Finally, the rule of law is an eligibility criterion for EU membership and constitutes an integral part of EU foreign policy. Article 21(1) on the Treaty on the Functioning of the European Union states that the EU ‘… seeks to advance in the wider world: democracy, the rule of law…’. Consequently, the credibility of EU foreign policy is at stake, especially its efforts to stimulate reform in the Balkans (Selih et al, 2017).

Moreover, if the legal system at the core of the EU collapses, it is only a matter of time until the EU as a whole will follow. So, what can the EU do? In stark contrasts to the sinister image that Eurosceptics have painted of the EU as a larger-than-life overpowering entity, previous attempts made by the EU to fight illiberalism have clearly shown the limits of its power. In 2017, for example, the European Commission triggered Article 7 of the EU Treaty, marking the first time it had formally threatened to revoke a Member State’s voting rights. Article 7 is a mechanism of the Lisbon Treaty that ensures “all EU countries respect the common values of the EU” (Martin, 2018). It was supposed to mitigate and prevent Member States from backsliding on European values and the rule of law (Martin, 2018). Unfortunately, Article 7 has shown itself to be ineffective when it comes to triggering sanctions because it requires unanimous agreement (minus the state concerned) on the adoption of sanctions (Selih et al, 2017).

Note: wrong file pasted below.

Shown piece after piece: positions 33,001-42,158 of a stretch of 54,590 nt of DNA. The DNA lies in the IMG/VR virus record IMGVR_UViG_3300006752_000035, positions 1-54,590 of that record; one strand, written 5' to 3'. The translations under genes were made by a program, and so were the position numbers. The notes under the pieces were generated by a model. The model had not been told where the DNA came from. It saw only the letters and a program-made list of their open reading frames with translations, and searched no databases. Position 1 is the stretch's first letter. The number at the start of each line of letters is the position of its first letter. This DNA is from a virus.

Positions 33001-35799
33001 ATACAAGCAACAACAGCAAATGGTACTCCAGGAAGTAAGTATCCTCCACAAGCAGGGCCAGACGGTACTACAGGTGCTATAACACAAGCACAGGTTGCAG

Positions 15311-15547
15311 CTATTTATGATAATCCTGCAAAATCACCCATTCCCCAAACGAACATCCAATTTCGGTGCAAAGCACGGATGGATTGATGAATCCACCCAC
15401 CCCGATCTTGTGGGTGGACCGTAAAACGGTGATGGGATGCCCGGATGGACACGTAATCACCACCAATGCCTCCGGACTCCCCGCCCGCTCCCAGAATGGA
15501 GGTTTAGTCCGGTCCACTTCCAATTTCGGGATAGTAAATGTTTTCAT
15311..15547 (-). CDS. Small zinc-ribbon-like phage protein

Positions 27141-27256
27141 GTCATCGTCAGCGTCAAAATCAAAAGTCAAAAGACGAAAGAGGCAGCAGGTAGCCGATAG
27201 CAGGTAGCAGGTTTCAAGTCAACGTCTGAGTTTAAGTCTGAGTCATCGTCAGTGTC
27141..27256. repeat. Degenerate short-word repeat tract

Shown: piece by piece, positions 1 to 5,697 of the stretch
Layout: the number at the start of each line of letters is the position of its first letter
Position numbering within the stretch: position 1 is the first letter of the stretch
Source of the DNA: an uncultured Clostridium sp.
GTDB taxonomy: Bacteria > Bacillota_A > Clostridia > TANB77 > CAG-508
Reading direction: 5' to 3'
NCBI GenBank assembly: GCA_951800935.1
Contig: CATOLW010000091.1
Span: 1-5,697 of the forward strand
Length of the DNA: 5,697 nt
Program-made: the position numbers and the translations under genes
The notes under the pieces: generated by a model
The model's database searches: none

Similarly, a ’light-touch’, diplomatic approach has also failed. In 2014, the Commission established the Rule of Law framework, which aims to find a solution through an open dialogue with the Member State in question. It includes three steps. First, the Commission assesses the situation in a Member State. This is followed by the issuance of a legally non-binding recommendation. Finally, the Commission continues monitoring how the Member State is following up on its recommendation. However, a process like this requires cooperation on both sides and is doomed to fail when a state simply refuses to follow the recommendation issued by the Commission (Jaworek, 2018). The Polish government has made clear from the very beginning that it is not interested in taking the Commission’s actions seriously, paying only lip service to the Rule of Law framework procedure (Niklewiwicz, 2017).  In countries where the government has consciously decided to challenge EU values, this approach has been proven unable to generate meaningful change and end systemic violations of EU values (Pech and Kochenov, 2015).